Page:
• The correct names for body parts including genitals and reproductive organs: penis, testicles, scrotum, anus, vulva, labia, vagina, clitoris, uterus and ovaries (Knowing the correct names for body parts promotes positive body image, self-confidence, and parent-child communication. It also gives children the language they need to tell a trusted adult if sexual abuse has happened).
  • How reproduction happens. For example, you could say, “When a sperm joins an egg, a baby grows in the uterus, and is born through the vagina.”
  • Not to pick up things such as used condoms or syringes. Now is a good time to teach them not to pick up anything if they don’t know what it is or if they think it’s dangerous.

For more information about teaching your 3-4 year old about sexual health, visit: https://teachingsexualhealth.ca/parents/information-by-age/3-and-4-year-olds/

 

5 and 6 Year Olds

Understanding Your Child’s Development

Your child is starting to form their own identity and their understanding of how they fit into the world. Talking about sexual health and sexuality together now will help to start the conversation and keep it going as your child gets older. Read more about what your child is going through in this stage.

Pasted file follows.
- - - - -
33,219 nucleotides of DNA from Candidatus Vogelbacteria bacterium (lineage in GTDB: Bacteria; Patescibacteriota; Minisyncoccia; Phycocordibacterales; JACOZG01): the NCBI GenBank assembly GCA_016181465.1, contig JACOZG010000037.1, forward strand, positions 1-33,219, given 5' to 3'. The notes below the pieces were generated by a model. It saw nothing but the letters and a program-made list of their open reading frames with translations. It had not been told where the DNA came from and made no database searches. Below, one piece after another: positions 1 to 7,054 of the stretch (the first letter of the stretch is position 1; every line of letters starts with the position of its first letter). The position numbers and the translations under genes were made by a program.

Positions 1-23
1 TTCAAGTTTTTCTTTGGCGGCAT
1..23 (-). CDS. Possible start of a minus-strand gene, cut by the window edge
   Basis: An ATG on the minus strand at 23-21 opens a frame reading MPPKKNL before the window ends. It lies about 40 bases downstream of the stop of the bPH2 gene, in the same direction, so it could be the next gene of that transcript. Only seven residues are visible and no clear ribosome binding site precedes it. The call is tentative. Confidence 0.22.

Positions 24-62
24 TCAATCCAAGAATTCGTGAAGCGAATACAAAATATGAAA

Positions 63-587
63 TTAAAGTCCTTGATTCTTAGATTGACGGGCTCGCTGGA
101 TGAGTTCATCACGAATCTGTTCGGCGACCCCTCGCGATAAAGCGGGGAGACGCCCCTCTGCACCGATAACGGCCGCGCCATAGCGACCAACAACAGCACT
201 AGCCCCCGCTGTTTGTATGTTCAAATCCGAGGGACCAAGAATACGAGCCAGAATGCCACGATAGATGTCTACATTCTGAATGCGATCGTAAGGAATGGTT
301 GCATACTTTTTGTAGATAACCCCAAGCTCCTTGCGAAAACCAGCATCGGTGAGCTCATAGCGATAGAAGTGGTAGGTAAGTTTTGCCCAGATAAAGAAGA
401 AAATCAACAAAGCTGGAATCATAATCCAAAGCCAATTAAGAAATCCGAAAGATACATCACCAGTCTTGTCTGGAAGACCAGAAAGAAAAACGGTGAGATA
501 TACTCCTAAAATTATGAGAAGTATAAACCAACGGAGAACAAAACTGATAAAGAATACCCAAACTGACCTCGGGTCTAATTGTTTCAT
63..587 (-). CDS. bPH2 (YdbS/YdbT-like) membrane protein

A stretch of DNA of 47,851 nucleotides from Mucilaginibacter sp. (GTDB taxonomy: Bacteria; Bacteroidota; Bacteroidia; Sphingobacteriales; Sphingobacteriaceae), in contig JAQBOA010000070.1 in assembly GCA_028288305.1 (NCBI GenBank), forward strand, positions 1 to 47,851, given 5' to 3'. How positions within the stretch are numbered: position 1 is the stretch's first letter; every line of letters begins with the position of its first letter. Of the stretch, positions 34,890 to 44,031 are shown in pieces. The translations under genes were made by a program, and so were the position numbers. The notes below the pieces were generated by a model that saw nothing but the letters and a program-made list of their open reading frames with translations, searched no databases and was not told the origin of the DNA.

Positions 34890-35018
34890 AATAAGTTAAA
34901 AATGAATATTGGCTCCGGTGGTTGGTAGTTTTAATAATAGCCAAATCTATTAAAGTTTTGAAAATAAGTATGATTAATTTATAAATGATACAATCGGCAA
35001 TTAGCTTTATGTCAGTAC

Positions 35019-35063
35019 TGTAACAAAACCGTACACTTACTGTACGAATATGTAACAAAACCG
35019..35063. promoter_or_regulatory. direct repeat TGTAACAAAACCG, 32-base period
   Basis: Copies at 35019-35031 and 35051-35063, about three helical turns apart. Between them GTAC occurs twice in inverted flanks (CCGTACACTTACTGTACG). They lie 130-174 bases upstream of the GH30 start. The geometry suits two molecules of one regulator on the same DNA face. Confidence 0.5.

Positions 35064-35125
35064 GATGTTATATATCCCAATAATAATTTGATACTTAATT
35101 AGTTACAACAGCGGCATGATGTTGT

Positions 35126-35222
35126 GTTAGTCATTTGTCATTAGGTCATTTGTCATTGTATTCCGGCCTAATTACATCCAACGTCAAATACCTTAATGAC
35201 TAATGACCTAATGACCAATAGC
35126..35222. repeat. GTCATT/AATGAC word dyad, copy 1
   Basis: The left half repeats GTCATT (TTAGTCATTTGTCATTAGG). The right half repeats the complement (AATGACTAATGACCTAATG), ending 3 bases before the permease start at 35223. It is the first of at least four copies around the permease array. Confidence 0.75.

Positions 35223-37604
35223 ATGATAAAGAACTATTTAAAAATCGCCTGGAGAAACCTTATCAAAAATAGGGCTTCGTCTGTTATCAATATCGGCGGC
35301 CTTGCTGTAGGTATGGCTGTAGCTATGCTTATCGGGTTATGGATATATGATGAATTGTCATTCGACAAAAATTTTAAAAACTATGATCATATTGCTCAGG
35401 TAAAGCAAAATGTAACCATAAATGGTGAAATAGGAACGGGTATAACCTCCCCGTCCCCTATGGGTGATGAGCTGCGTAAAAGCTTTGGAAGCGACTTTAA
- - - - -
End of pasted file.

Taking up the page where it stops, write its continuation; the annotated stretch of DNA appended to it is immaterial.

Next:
What Your Child Needs Your Help to Learn

Your child will likely understand more about body parts and what they do, but still may not know all the facts. For example, at this age children often think that girls have one opening for urine and feces, and that what girls eat goes into the same place as the baby grows. It helps to use simple and clear explanations for your child—make sure to give the facts and use the correct terms.

If you don’t talk about sexuality, it teaches your child that sexuality is something they shouldn’t talk about with you. They’re more likely to talk to and believe any story they hear from others. Give them the facts about their body parts, what they’re used for and how babies are made.